Stem-cell scientists led by Dr. John Dick have discovered a completely new view of how human blood is made, upending conventional dogma from the 1960s. The findings, published online today in the journal Science, prove “that the whole classic 'textbook' view we thought we knew doesn't actually even exist,” says principal investigator John Dick, Senior Scientist at Princess Margaret Cancer Centre, University Health Network (UHN), and Professor in the Department of Molecular Genetics, University of Toronto. “Instead, through a series of experiments we have been able to finally resolve how different kinds of blood cells form quickly from the stem cell – the most potent blood cell in the system – and not further downstream as has been traditionally thought,” says Dr. Dick, who holds a Canada Research Chair in Stem Cell Biology and is also Director of the Cancer Stem Cell Program at the Ontario Institute for Cancer Research.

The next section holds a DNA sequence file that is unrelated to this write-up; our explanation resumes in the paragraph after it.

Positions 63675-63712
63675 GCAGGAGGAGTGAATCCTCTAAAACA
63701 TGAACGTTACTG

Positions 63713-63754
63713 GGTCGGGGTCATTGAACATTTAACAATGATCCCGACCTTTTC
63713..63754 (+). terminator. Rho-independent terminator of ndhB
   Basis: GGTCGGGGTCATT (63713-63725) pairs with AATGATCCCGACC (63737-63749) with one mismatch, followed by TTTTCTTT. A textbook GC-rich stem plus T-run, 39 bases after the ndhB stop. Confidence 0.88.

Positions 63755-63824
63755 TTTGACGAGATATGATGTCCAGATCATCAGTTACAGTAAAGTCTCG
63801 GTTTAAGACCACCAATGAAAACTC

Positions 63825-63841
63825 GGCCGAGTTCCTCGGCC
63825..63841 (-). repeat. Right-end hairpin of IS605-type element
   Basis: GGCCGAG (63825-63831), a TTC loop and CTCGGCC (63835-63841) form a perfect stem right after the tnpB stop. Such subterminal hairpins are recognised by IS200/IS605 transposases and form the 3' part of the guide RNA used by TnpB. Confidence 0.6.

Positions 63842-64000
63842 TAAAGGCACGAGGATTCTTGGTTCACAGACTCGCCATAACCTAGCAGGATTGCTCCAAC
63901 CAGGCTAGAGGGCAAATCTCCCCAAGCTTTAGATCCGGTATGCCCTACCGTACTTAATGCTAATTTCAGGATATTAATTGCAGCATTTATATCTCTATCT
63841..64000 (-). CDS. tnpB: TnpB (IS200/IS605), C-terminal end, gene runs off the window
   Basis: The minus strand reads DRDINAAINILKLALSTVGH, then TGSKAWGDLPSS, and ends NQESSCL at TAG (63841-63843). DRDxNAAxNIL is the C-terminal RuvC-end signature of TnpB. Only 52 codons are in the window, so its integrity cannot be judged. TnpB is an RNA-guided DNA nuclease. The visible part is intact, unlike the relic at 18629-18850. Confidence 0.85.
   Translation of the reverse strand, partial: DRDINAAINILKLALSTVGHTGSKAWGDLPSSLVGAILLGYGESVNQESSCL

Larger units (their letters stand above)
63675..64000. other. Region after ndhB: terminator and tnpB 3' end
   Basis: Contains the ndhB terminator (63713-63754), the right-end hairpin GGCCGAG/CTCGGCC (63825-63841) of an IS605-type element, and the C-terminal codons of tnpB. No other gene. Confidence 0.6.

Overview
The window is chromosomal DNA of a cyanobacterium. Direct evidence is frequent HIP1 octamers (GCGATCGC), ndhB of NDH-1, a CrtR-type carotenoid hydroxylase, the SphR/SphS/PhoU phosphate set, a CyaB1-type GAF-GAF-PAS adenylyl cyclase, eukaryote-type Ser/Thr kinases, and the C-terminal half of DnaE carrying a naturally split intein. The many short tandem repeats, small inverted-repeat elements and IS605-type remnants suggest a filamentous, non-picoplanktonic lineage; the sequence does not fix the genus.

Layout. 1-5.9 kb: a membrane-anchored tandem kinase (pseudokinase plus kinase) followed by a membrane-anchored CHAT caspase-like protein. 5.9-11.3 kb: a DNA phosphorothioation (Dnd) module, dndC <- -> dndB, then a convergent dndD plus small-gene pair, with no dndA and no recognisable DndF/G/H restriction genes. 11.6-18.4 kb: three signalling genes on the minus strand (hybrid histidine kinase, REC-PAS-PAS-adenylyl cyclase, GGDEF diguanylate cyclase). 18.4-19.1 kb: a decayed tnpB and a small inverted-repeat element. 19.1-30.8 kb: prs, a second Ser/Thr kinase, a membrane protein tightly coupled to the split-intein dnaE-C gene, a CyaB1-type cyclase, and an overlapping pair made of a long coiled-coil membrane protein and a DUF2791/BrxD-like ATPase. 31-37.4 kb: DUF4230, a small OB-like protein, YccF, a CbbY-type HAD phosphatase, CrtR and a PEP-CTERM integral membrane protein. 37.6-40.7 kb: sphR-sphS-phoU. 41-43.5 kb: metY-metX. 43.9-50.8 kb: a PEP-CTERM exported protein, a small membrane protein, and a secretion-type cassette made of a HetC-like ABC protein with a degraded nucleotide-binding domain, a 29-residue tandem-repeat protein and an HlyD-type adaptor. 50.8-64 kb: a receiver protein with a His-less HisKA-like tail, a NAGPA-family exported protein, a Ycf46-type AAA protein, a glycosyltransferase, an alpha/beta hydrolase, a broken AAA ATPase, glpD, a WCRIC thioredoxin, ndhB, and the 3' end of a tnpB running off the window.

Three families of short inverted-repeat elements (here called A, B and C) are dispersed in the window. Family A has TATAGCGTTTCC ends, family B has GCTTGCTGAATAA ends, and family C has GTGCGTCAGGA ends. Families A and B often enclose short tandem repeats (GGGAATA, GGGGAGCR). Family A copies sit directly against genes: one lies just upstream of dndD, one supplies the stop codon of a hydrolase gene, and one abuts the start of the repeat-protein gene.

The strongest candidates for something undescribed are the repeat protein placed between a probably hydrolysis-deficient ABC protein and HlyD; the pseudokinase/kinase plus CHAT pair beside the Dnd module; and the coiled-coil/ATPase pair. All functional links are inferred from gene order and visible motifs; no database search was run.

…”Four years ago, when we isolated the pure stem cell, we realized we had also uncovered populations of stem-cell like 'daughter' cells that we thought at the time were other types of stem cells,” says Dr. Dick. “When we burrowed further to study these 'daughters', we discovered they were actually already mature blood lineages. In other words, lineages that had broken off almost immediately from the stem cell compartment and had not developed downstream through the slow, gradual 'textbook' process. “So in human blood formation, everything begins with the stem cell, which is the executive decision-maker quickly driving the process that replenishes blood at a daily rate that exceeds 300 billion cells.”